SHARK EVOLUTION

Most scientists believe that sharks came into existence around 400 million years ago. That's 200 million years before the dinosaurs!

It's thought that they descended from a small leaf shaped fish that had no eyes, fins or bones. These fish then evolved into the 2 main groups of fish seen today. Bony fish (Osteichthyes) and cartilaginous fish (Chondrichthyes – the sharks, skates, rays and chimaeras). 

The fossil record documents over 3,000 shark species. Yet it's likely many more existed but disappeared without trace. After death, a shark’s skeleton rots away due to it being made of cartilage instead of bone. So, usually the only remains they leave behind are their teeth, dermal denticles and fin spines. But we can tell a lot from a single tooth. From this, scientists can tell what the shark fed on and even identify the species it belonged to.

Shark fossil records are abundant and diverse. They show that some species, living over 150 million years ago, were identical to those existing today. One of the earliest known species was the Cladoselache. Like many other early sharks their mouth was located at the front of their snout. A trait that the Megamouth Shark, Frilled Shark, Angelshark and devil rays still have today.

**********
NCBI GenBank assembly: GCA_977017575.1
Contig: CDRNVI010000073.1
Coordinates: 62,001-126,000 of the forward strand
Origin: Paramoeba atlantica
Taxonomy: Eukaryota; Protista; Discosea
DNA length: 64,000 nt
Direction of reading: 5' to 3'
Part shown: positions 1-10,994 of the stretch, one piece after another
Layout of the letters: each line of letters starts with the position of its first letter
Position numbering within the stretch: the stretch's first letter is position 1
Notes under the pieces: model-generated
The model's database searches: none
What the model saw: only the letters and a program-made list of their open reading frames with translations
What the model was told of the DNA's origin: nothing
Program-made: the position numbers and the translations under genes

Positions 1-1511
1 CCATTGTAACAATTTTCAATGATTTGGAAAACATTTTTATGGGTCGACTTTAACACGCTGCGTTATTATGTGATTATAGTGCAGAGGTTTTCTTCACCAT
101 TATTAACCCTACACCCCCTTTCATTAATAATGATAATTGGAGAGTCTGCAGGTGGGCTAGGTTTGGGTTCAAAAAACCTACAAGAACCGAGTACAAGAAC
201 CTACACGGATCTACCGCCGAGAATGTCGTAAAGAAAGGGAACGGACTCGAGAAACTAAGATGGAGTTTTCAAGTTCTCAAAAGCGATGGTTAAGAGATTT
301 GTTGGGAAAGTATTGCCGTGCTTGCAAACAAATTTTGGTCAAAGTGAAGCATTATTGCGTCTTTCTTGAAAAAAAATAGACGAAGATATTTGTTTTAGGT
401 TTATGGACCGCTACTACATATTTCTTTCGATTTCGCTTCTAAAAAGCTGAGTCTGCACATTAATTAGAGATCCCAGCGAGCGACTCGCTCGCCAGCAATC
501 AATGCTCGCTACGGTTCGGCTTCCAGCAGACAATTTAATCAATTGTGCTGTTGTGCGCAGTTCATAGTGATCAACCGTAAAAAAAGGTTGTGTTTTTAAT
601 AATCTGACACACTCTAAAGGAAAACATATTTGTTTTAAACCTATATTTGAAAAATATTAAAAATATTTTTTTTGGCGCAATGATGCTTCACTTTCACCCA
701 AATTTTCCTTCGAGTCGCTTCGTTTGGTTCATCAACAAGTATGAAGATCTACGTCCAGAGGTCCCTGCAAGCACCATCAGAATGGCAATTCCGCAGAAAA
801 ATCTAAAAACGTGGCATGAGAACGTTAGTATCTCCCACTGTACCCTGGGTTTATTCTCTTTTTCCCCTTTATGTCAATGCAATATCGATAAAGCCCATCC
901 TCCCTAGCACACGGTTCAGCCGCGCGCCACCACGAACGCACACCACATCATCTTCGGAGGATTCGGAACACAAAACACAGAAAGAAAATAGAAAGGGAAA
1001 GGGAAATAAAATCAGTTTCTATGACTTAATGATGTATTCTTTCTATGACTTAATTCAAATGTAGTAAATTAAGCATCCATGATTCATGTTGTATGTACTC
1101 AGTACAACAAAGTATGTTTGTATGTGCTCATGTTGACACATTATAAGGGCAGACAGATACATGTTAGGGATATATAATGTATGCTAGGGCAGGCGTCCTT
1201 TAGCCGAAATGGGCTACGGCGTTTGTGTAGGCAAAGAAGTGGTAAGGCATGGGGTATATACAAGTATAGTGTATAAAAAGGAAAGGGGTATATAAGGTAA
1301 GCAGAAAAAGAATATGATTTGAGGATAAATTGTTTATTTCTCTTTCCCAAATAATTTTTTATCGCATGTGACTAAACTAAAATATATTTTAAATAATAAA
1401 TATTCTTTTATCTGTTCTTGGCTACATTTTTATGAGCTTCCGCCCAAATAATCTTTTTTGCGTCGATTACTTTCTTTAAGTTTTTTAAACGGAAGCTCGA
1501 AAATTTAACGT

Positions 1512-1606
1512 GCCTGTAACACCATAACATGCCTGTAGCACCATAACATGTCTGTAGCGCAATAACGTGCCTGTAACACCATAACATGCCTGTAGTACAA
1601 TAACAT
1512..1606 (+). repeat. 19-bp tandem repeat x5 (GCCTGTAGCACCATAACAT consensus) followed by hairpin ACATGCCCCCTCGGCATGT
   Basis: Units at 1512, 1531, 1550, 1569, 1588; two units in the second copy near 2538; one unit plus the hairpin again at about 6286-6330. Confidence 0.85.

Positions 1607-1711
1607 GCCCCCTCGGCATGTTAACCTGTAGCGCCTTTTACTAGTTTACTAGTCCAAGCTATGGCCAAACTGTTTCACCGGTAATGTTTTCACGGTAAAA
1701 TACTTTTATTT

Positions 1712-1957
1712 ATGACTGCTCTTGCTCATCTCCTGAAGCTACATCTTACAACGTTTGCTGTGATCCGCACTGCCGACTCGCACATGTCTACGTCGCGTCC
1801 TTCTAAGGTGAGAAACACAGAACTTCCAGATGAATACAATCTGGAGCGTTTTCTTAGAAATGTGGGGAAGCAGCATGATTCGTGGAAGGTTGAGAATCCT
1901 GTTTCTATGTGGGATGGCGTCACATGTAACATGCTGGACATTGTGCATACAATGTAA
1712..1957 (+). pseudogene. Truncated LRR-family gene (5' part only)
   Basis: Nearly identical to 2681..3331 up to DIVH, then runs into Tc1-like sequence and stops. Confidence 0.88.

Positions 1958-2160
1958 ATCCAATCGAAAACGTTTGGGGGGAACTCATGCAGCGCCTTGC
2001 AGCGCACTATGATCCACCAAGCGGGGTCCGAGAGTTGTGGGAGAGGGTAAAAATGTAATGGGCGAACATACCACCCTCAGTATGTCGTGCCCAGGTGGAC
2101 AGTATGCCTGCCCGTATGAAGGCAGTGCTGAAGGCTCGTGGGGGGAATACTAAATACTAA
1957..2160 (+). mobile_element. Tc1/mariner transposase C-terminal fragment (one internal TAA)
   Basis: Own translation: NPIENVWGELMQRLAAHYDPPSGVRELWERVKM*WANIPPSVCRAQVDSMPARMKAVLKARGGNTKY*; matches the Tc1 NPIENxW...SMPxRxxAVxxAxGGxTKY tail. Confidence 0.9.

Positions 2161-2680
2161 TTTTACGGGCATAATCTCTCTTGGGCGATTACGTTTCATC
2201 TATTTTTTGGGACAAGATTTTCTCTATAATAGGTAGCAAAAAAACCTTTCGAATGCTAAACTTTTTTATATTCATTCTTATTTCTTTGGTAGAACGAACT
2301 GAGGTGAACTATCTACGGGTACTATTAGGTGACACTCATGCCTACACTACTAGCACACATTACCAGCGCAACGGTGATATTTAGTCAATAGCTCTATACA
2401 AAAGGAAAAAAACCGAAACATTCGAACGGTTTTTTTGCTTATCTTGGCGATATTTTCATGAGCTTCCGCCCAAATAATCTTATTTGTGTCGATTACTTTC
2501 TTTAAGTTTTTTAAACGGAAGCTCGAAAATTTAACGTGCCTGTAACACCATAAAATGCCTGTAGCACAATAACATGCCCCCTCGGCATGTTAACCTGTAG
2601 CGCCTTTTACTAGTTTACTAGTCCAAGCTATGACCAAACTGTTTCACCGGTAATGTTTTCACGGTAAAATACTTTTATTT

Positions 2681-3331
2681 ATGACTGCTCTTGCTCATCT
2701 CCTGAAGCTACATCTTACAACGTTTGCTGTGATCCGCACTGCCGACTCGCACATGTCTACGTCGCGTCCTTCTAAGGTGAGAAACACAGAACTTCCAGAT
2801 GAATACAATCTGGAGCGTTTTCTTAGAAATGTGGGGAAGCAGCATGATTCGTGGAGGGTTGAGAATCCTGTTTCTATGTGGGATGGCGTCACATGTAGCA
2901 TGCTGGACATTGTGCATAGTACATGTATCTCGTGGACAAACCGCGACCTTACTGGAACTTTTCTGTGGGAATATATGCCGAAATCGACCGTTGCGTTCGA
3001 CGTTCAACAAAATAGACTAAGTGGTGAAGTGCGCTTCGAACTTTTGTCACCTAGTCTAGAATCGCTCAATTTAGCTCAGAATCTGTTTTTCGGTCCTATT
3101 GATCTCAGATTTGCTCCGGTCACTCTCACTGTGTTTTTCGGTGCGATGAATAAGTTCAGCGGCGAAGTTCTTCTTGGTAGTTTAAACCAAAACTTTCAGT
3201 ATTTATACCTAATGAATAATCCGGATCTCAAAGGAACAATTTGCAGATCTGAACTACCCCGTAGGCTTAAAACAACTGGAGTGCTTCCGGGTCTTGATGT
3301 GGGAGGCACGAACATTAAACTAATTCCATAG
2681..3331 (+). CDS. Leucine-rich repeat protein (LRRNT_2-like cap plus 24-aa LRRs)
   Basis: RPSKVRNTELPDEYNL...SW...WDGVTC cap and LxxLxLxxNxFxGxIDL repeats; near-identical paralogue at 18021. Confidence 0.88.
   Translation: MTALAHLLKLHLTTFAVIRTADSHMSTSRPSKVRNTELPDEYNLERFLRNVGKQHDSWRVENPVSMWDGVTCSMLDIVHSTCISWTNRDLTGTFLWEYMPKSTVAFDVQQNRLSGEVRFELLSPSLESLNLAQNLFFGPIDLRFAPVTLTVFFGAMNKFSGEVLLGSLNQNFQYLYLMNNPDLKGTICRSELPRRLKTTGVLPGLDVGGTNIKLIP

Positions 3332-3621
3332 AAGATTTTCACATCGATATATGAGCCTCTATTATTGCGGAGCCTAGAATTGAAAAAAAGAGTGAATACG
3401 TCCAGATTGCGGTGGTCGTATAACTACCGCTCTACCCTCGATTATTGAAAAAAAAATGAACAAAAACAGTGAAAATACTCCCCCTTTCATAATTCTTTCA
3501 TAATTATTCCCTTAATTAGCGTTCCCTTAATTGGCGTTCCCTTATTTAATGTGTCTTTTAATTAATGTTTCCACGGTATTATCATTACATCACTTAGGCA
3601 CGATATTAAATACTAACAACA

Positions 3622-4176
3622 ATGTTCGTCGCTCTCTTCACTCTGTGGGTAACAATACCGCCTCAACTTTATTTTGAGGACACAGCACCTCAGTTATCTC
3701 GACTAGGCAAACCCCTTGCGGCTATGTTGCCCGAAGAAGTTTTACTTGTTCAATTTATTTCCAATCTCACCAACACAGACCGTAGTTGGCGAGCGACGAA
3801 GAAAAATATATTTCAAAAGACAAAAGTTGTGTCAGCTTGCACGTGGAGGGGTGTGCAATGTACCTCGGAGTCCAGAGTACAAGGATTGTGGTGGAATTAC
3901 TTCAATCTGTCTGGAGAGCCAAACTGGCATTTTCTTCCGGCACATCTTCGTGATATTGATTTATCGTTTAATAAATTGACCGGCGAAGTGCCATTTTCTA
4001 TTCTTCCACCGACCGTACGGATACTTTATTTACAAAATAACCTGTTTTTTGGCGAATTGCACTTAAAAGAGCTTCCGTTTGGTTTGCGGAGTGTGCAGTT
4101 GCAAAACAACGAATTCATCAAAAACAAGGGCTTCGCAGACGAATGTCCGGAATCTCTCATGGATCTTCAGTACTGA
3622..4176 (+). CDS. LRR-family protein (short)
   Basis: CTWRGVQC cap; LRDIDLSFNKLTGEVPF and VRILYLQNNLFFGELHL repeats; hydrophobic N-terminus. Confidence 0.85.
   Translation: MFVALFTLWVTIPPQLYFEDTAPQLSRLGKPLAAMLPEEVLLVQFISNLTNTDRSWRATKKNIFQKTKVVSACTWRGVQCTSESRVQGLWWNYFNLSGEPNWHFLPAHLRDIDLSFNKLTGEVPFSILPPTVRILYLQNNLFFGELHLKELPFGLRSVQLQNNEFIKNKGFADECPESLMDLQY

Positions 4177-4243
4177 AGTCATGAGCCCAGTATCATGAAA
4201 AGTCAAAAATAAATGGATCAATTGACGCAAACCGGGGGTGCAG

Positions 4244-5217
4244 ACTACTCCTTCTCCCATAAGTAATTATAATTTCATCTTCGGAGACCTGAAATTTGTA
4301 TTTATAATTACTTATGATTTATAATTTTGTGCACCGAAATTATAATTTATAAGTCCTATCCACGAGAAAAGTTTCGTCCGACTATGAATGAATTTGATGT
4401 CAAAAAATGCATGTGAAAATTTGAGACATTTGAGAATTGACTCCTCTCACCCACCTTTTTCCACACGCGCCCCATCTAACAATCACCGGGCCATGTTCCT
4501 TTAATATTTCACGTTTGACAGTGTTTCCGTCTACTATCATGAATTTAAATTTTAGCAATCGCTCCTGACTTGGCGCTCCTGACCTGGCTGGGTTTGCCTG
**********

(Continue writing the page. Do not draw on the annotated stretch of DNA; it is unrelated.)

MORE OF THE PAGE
One fossil tooth, belonging to a Megalodon Shark, measures a massive 17cm in length. Indicating that this enormous predator was as long as two buses! The massive Megladon is an ancestor of today's infamous White Shark.

Sharks have always dominated the top of the marine food chain. For a brief time they were joined by other huge marine reptiles, such as Mosasaurs and Plesiosaurs. Yet sharks are the only group to have survived to modern day.

The entire history of our planet can be broken down into 4 stages:


© Magnus Lundgren.

THE PRECAMBRIAN SUPEREON

This began with the evolution of the Earth 4.6 billion years ago. It's categorised by a complete lack of animal life.


Helicoprion fossil jaw © Emma Louise Nicholls.

THE PALEOZOIC ERA (545-250 million years ago)

This period saw the evolution of life from single celled organisms to bony fish and sharks*. A rapid increase in the number of shark species occurred during this time. In an age called the Carboniferous some sharks evolved weird and crazy appendages. None of the sharks that lived in the Paleozoic are around today. But all modern day sharks evolved from them.


Cowsharks © Sijmon De Waal.

THE MESOZOIC ERA (250-65 million years ago)

Some of the sharks from the Paleozoic period survived into the Mesozoic. During the Jurassic period there was another rapid increase in the number of shark species. This is when all modern shark families and the skates and rays first evolved. The end of the Mesozoic saw the fall of the great marine reptiles.


Hammerhead Shark © Jillian Morris.

THE CENOZOIC ERA (65 million years ago - present day)

Modern sharks and toothed whales (such as the Killer Whale) continued to flourish at the top of the food chain. Hammerheads were the last of the modern shark families to evolve, and did so in the Cenozoic. Their evolution date is estimated at between 50 and 35 million years ago.


Despite surviving 5 mass extinctions, today, many shark species are threatened with extinction. Pressure form damaging human activities means that sharks are now one of the most threatened groups of animals on the planet.

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